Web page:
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Impact of Chinese Product in India

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A Project report on Impact of Chinese products which having existence in Indian Market .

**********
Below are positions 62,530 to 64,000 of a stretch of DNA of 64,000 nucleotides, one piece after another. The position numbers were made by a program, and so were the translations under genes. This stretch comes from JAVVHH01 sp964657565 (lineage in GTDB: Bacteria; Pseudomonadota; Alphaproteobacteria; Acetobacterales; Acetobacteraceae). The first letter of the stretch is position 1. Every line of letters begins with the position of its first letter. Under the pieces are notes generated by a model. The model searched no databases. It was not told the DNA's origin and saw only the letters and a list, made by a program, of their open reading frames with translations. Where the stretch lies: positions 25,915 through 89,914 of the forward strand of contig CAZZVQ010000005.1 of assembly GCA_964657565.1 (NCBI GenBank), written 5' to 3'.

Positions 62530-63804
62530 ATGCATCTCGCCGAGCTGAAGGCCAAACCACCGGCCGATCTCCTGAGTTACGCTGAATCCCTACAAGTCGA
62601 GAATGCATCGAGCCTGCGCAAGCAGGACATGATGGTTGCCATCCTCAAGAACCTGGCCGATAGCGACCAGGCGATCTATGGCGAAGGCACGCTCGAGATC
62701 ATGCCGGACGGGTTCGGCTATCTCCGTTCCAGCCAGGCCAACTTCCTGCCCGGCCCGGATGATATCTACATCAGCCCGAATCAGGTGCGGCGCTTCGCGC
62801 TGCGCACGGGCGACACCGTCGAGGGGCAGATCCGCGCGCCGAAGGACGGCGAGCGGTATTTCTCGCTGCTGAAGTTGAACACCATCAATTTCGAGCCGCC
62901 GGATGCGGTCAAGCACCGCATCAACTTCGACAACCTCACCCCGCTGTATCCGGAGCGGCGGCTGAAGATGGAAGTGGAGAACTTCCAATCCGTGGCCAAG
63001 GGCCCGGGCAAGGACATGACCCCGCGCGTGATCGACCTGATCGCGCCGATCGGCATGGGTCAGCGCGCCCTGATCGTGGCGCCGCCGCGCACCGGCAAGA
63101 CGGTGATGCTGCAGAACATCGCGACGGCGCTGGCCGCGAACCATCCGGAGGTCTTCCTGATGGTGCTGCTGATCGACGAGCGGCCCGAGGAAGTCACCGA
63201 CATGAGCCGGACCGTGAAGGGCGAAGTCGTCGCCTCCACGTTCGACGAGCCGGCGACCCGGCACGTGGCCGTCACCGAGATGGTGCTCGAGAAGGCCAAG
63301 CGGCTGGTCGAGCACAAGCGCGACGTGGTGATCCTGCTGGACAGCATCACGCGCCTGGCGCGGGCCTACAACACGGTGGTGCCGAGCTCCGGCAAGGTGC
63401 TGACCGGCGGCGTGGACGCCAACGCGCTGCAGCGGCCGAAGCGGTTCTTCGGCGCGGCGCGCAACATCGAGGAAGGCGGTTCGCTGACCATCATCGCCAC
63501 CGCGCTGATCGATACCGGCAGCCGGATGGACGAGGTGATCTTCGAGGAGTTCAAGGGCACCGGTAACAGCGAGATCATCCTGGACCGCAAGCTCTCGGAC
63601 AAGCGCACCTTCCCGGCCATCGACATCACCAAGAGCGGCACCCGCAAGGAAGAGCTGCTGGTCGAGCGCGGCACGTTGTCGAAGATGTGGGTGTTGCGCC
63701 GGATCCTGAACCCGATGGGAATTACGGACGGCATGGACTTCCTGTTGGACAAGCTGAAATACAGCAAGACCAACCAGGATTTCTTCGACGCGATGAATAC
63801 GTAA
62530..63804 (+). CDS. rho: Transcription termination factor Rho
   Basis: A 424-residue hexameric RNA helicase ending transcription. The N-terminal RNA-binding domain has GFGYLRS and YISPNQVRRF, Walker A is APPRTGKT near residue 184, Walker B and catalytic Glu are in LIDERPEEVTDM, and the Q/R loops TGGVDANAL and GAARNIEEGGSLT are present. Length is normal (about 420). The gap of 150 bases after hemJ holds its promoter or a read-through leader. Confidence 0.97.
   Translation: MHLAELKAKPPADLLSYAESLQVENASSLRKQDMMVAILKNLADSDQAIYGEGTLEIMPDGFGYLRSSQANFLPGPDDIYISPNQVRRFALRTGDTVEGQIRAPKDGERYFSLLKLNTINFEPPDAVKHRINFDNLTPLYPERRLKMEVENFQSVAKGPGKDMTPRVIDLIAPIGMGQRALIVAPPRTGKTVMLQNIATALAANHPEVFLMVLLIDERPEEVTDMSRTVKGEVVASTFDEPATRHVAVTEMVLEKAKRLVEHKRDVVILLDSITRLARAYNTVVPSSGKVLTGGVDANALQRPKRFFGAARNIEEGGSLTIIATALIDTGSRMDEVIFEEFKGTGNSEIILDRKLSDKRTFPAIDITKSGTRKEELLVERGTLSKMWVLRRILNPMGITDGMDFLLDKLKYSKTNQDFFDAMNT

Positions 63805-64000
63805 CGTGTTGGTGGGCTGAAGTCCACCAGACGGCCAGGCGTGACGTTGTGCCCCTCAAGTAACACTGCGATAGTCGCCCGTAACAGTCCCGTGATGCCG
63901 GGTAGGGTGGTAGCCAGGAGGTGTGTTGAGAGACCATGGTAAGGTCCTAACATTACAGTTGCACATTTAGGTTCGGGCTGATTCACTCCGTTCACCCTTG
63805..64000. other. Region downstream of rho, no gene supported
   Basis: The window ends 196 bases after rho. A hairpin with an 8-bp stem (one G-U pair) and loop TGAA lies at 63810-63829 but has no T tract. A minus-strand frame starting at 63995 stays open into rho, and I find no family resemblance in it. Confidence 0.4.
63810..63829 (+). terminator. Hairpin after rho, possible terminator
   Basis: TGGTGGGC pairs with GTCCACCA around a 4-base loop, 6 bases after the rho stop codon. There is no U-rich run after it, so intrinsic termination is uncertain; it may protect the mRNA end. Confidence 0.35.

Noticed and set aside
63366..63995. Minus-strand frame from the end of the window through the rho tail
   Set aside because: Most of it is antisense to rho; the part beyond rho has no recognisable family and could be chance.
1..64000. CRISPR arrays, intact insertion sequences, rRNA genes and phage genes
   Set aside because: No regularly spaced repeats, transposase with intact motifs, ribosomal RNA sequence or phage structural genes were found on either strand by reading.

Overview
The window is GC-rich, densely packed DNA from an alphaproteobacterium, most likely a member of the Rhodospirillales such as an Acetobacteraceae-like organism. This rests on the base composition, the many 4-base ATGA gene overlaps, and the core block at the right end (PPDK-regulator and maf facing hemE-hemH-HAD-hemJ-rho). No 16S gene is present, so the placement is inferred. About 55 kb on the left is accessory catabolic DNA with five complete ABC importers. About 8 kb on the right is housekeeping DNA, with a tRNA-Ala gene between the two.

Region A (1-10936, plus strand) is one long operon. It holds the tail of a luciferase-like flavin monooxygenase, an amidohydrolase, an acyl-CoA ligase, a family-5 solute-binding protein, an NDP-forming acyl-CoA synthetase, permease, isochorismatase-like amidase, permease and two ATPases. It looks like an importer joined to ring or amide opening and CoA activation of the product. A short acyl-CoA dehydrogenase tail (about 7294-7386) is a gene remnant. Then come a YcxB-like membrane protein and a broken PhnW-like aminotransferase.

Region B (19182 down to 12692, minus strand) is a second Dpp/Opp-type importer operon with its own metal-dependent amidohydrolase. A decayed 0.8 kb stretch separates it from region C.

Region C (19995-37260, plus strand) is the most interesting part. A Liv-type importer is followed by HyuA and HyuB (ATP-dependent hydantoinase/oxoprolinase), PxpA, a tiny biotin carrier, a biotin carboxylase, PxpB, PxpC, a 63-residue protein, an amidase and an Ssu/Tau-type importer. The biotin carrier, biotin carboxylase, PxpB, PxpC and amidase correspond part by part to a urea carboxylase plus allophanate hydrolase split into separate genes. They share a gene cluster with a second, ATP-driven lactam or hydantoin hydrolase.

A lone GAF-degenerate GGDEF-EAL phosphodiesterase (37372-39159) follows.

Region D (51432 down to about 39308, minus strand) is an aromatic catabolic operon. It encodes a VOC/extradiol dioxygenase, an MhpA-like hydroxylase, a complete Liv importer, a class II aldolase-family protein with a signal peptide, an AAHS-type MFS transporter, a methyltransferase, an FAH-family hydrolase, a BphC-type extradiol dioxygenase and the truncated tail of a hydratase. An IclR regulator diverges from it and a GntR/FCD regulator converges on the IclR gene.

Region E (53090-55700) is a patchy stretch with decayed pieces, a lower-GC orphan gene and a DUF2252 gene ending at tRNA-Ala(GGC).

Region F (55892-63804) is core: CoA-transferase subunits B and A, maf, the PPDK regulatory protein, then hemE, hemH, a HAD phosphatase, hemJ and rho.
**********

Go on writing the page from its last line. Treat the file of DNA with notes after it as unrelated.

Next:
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   Draft; please do not quote without explicit written permission of the authors How does China’s growth affect India? An Economywide Analysis Sandra A. Rivera  Marinos E. Tsigas U.S. International Trade Commission* Abstract: China’s growth impacts the Asian region in profound and sometime conflicting ways. We use a CGE model to begin revealing the complex linkages and interactions between China, India, and other Asian economies in a global context. Our findings suggest broad economic growth for China has a negative impact on the Indian economy while the Rest of Asia region is likely to benefit. Specifically, when China light manufacturing (such as textiles, apparel, and food processing industries grow due to productivity increases, India is expected to be hurt. Meanwhile, growth in other Chinese industries, such as machinery, transportation and electronic equipment, has a beneficial effect on the corresponding Indian industries. Generally, Rest of Asia is expected to increase its welfare when China grows. JEL Classification Numbers: F17, 047, O53 Key Words: China, India, Trade, Growth *Sandra A. Rivera, sandra.rivera@usitc.gov; Marinos E. Tsigas, marinos.tsigas@usitc.gov, U.S. International Trade Commission. The views expressed in this paper are those of the author(s) and do not necessarily represent those of the USITC or any of its commissioners. 1  How does China’s growth affect India? An Economywide Analysis I.   Introduction China’s WTO accession was only one of many important Chinese economic developments over the past 25 years. Real GDP has grown on average 9 percent per year and its foreign trade by 15 percent annually. As a result, China is now the 6 th  largest world economy at $1.4 trillion, and its U.S. trade surplus is twice that of Japan. 1  India has also been growing impressively, but more slowly than China’s rates. The two economies are linked in many ways: they compete in several markets and complement each other in other markets. This paper aims to improve understanding how China’s growth likely affects its Asian trading partners, especially India. Specifically, we will explore the impacts of China’s growth on India relative to Asia. China’s export growth over the past two decades has dramatically transformed world trade for many countries. For the United States, average annual growth rate of Chinese imports between 1989 and 2001 was over 20 percent. Relative to other country imports to the U.S. during that time of 7.4 percent, China was more than 2.5 times as high. This trend was not limited to the United States but rather for most of China’s trading partners. According to the UNCTAD TRAINS database, between 1994 and 2001, China’s exports enjoyed an increase in its average annual (trade weighted) real growth rate of 19.4 percent (Bown and Crowley, 2004a). China’s growth during 1979-84 hovered just under 9 percent, and agriculture and industry made almost equal contributions to the output expansion (32 and 34 percent, respectively). However, during 1985-93, industrial production became significantly more important, accounting for 58  percent of the increase in output. As of the late 1990s, industry continues to dominate the expansion and recently accounts for about 47 percent of the expansion (Woo 1998). Meanwhile although Chinese household incomes are increasing at well over 10  percent per year, household spending is not keeping up, and 2003 household savings is almost 40 percent compared to less than 1 percent for the United States and Australia 1   “Behind the Mask” The    Economist  , March 18, 2004. 2  Figure 1 Gross Domestic Product for Aggregated Regions, 2001 GTAP GDPChina India Rest of Asia USA EU-15 ROW   GDP 2001World shareRegionUSD millionpercent1China 1,159,0313.72India 477,3421.53Rest of Asia 5,841,75518.74USA 10,082,15532.25EU-15 7,929,52525.46ROW5,788,79418.5World31,278,602100.0   Source: GTAP Data Base, version 6.0. (Colebatch 2003). These macroeconomic and industrial growth changes may prove much more important than China’s 1991 accession to the WTO. From the GTAP Data Base, we see in Figure 1 the relative size of the six regions considered. The Rest of Asia region is almost 6 times the size of China. India is under half the size of China. Major export consuming areas (U.S. and EU) are the largest in our aggregation. 3  Figure 2 Inter- and intra-Asia exports, 2001, Billion USD Rest of Asia  $1,346 B   India $61 B   China   $385 B   U.S., EU, ROW $239 B   $767 B$2.5 B$2.0 B   $15 B$13 B$143 B$146 B   $418 B   $46 B Source: GTAP Data Base 6.0. Figure 2 illustrates the regions under consideration present real trade flows in 2001 U.S. dollars. 2  Rest of Asia region exports three times as much as China. Most notable is that intra-Rest of Asia trade is very important, relative to trade between China and India. Also, the largest volume of exports goes from Rest of Asia to All Other Economies, which consumes $765 billion of exports. Our work starts revealing the complex linkages and interactions between China, India, and other Asian economies in a global context. Generally, when there is sector-specific growth in the Chinese economy, our research indicates that there may be some contraction in some Indian economic sectors. On contrast, the Rest of Asia region is likely to benefit from Chinese sector specific growth. Our work also suggests that when China grows in light manufacturing, such as textiles, apparel, and food processing industries, India is expected to be hurt by that growth. Growth in other Chinese 2  China, India and Rest of Asia are drawn to scale, indicating that based on the volume of 2001 exports, the relative size of economies. The variance of the arrow thickness indicates the relative importance of the trade flow. 4